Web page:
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The Determinants of U.S. Labor Disputes

  • Cramton, Peter C
  • Tracy, Joseph S

The authors present a bargaining model of union contract negotiations in which the union decides between two threats: the union can strike or it can continue to work under the expired contract. The model makes predictions about the level of dispute activity and the form disputes take. Strike incidence increases as the strike threat becomes more attractive because of low unemployment or a real wage drop. The authors test these predictions by estimating logistic models of dispute incidence and dispute composition for negotiations from 1970 to 1989. They find support for the model's key predictions but these associations are weaker after 1981. Copyright 1994 by University of Chicago Press.

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Article provided by University of Chicago Press in its journal Journal of Labor Economics.

Volume (Year): 12 (1994)
Issue (Month): 2 (April)
Pages: 180-209

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Handle: RePEc:ucp:jlabec:v:12:y:1994:i:2:p:180-209
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  1. Kennan, John & Wilson, Robert, 1989. "Strategic Bargaining Models and Interpretation of Strike Data," Journal of Applied Econometrics, John Wiley & Sons, Ltd., vol. 4(S), pages S87-130, Supplemen.
  2. Rubinstein, Ariel, 1982. "Perfect Equilibrium in a Bargaining Model," Econometrica, Econometric Society, vol. 50(1), pages 97-109, January.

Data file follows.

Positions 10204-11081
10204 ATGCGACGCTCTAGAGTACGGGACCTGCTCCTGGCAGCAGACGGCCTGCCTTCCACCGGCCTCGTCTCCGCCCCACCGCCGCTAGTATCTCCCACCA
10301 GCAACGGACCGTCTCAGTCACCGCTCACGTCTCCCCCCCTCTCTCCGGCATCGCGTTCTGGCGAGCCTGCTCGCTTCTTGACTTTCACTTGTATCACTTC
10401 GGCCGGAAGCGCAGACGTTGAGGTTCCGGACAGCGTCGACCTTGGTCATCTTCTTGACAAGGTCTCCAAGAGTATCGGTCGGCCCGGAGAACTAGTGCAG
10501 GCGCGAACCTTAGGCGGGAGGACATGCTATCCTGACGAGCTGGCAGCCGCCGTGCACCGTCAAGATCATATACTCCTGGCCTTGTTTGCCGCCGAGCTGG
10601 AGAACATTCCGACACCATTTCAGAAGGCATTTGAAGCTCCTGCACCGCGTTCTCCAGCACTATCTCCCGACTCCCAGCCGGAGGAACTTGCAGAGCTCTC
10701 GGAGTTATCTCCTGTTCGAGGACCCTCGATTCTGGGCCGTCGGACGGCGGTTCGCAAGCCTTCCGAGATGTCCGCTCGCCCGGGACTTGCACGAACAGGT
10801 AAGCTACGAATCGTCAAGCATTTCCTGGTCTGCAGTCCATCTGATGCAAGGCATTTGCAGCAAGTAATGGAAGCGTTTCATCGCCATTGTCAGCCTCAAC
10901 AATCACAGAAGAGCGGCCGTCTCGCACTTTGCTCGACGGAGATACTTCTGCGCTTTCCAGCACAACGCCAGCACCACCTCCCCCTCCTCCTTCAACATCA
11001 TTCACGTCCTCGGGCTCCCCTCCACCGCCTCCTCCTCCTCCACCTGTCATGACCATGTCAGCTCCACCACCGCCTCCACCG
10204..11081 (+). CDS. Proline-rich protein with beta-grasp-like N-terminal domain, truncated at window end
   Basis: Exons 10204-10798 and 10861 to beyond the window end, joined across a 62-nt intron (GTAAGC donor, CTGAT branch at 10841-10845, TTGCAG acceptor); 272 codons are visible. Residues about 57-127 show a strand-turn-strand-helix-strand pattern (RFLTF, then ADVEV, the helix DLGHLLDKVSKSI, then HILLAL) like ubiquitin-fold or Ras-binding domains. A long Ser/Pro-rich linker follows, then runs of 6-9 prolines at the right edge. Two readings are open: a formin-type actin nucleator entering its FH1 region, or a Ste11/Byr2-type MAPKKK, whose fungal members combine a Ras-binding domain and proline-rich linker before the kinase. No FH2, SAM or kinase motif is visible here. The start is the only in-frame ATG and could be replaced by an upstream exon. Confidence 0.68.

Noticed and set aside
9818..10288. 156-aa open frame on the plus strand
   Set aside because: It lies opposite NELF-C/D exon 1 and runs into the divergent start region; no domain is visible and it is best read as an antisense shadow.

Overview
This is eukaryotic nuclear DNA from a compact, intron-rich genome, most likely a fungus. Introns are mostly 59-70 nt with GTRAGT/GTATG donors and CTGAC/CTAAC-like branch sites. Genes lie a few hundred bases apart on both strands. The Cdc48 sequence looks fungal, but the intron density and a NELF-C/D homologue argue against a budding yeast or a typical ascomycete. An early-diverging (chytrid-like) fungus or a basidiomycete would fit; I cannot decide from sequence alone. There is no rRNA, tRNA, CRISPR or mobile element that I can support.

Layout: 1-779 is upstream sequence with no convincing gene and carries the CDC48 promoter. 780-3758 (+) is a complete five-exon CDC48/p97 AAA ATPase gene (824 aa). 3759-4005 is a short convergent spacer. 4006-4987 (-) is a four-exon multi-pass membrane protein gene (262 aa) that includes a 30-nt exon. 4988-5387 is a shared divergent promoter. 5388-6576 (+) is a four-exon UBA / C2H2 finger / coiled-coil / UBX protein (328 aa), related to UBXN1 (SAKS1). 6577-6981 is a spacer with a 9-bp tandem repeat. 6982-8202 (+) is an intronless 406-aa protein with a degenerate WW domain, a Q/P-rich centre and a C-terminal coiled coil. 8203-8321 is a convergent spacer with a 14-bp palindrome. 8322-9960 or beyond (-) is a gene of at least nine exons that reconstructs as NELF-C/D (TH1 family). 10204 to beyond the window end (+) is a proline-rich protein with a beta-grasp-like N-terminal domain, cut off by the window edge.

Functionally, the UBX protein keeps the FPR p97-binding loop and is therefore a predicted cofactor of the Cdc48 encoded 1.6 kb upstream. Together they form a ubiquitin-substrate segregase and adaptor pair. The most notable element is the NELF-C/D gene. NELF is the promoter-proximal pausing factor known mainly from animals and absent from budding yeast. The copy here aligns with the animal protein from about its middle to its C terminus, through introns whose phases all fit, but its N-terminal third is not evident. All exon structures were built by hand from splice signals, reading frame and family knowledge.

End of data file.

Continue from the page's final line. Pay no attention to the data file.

3. Admati, Anat R & Perry, Motty, 1987. "Strategic Delay in Bargaining," Review of Economic Studies, Wiley Blackwell, vol. 54(3), pages 345-64, July.
  4. Card, David, 1990. "Strikes and Bargaining: A Survey of the Recent Empirical Literature," American Economic Review, American Economic Association, vol. 80(2), pages 410-15, May.
  5. Tracy, Joseph S, 1987. "An Empirical Test of an Asymmetric Information Model of Strikes," Journal of Labor Economics, University of Chicago Press, vol. 5(2), pages 149-73, April.
  6. McConnell, Sheena, 1989. "Strikes, Wages, and Private Information," American Economic Review, American Economic Association, vol. 79(4), pages 801-15, September.
  7. John M. Abowd & Richard B. Freeman, 1991. "Immigration, Trade, and the Labor Market," NBER Books, National Bureau of Economic Research, Inc, number abow91-1, 07.
  8. Cramton, Peter C & Tracy, Joseph S, 1992. "Strikes and Holdouts in Wage Bargaining: Theory and Data," American Economic Review, American Economic Association, vol. 82(1), pages 100-121, March.
  9. John M. Abowd & Richard B. Freeman, 1990. "The Internationalization of the U.S. Labor Market," NBER Working Papers 3321, National Bureau of Economic Research, Inc.
  10. Reder, Melvin W & Neumann, George R, 1980. "Conflict and Contract: The Case of Strikes," Journal of Political Economy, University of Chicago Press, vol. 88(5), pages 867-86, October.
  11. Michael L. Wachter & William H. Carter, 1989. "Norm Shifts in Union Wages: Will 1989 Be a Replay of 1969?," Brookings Papers on Economic Activity, Economic Studies Program, The Brookings Institution, vol. 20(2), pages 233-276.
  12. John M. Abowd & Joseph S. Tracy, 1988. "Market Structure, Strike Activity, and Union Wage Settlements," NBER Working Papers 2595, National Bureau of Economic Research, Inc.
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